One of the embarrassing things about being stalked is that it doesn’t just happen to you. No, when someone has decided to focus on you, it smears all over your friends and family. My brothers were followed, because my problem couldn’t always tell if it was me or them in the car. Guys I was friendly with got threatened for talking to me. My mom got to hear about what a whore I was. And on and on.

It was not an easy time. When my brother was “borrowed” after school when I’d been out sick with pneumonia and my problem wanted to have an accounting of how I’d spent my week, I got in trouble for not being able to control my friends. I also got sent over to this guys house on a few occasions to “make up” with him because my behavior toward him was the problem, since it was causing him to act this way toward me, though no one could explain to me what, exactly, I should be doing differently.

It’s weird, in some ways, because that was so long ago and I don’t really feel any anger toward him any more. We were kids. He was fucked up. And it’s been over for a long time. When I am forty, it will have been twenty years.

But the thing that has stuck with me, at my heels like a shadow I can never lose, is that feeling that, objectively, knowing me meant you had to be involved in this fucked up shit, even though, what I would wish for you more than anything is that it wouldn’t affect you in the slightest. That you would never notice.

I know, intellectually, of course, that it wasn’t my fault that I couldn’t protect people from what was happening to me. But I still get this feeling, every once in a while, that it sucks for people to know me and like me, because their relationship with me might give someone else an excuse to abuse them.

I’m feeling like that today.

Maundy Thursday with the Scottish Rite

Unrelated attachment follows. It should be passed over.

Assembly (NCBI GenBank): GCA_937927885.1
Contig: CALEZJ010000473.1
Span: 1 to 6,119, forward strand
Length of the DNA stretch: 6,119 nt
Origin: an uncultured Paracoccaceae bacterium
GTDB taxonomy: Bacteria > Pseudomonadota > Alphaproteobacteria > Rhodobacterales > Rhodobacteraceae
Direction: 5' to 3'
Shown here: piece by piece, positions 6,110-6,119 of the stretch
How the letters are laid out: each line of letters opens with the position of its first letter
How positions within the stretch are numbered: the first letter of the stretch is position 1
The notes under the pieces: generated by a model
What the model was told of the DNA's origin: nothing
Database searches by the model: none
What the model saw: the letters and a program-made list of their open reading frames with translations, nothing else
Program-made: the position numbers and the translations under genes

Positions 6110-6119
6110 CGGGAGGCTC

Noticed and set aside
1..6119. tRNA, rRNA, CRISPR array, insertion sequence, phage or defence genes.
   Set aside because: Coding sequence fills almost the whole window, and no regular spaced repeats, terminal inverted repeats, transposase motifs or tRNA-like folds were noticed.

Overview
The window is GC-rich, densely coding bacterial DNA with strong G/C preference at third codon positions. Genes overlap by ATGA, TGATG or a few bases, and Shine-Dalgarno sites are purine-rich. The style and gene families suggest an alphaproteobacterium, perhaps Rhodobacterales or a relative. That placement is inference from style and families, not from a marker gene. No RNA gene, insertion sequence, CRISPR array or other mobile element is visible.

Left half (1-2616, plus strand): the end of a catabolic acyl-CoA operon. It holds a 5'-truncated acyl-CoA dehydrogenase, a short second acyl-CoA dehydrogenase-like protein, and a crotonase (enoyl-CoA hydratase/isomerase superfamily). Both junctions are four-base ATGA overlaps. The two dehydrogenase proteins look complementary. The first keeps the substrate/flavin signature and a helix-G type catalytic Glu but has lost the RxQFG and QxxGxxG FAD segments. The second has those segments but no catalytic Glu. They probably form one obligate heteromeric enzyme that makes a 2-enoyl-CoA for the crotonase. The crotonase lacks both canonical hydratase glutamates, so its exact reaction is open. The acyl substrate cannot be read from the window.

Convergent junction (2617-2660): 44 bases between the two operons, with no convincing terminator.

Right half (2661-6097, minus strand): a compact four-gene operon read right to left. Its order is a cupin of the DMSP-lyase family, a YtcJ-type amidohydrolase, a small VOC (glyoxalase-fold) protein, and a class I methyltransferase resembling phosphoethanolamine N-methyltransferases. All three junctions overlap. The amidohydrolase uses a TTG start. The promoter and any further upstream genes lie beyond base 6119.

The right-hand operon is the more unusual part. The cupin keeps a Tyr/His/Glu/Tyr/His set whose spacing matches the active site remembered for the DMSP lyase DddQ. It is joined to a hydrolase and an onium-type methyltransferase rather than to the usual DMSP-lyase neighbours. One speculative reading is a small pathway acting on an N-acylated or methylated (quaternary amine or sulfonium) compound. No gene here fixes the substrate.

I was expecting a service, like a modified church service, but it not that. It was a rite or a ritual. I couldn’t believe how quiet the audience was, either. Seriously, not a singe phone went off; nobody chatted through it. The only noises really were people sniffling or coughing.

The ritual went in two parts. In the first part, there were seven guys all dressed in black who did a bunch of stuff and then put out the candles on the table. Then they rearranged the stuff and some different seven guys all dressed in white who did a bunch of stuff and then relit the candles.

There were three different times when I got chills, not because anything profound was visibly going on, but because, I’ll tell you what, those guys know how to shift the energy in a place. It’s hard to explain. The dudes in black sat. They stood. They walked around. They said some stuff. At one point, it went completely dark. And by the time it went completely dark, I was like “Oooooo.” Even though they were just doing the stuff I described.

I mean, when I go to church, I know what’s going on. I know most of the words. So, when I get the woos at church, it’s easy to pin-point why. But I am curious about and not quite sure what exactly was heebie-jeebie inducing about a ritual I wasn’t familiar with.

I have a lot of thoughts, but I can’t quite organize them. But it does make me think about the importance of ritual and how we want to do things that we feel people have been doing for years.

I mean, I was sitting there thinking that this was something–or something similar–that Ben Allen did. And that really moved me.

Anyway, I’m still a little overwhelmed. It’s just something I knew nothing about. I thought it was like the Lions or something, but no, it’s doing that kind of stuff, but it’s also functioning for these men in a different way.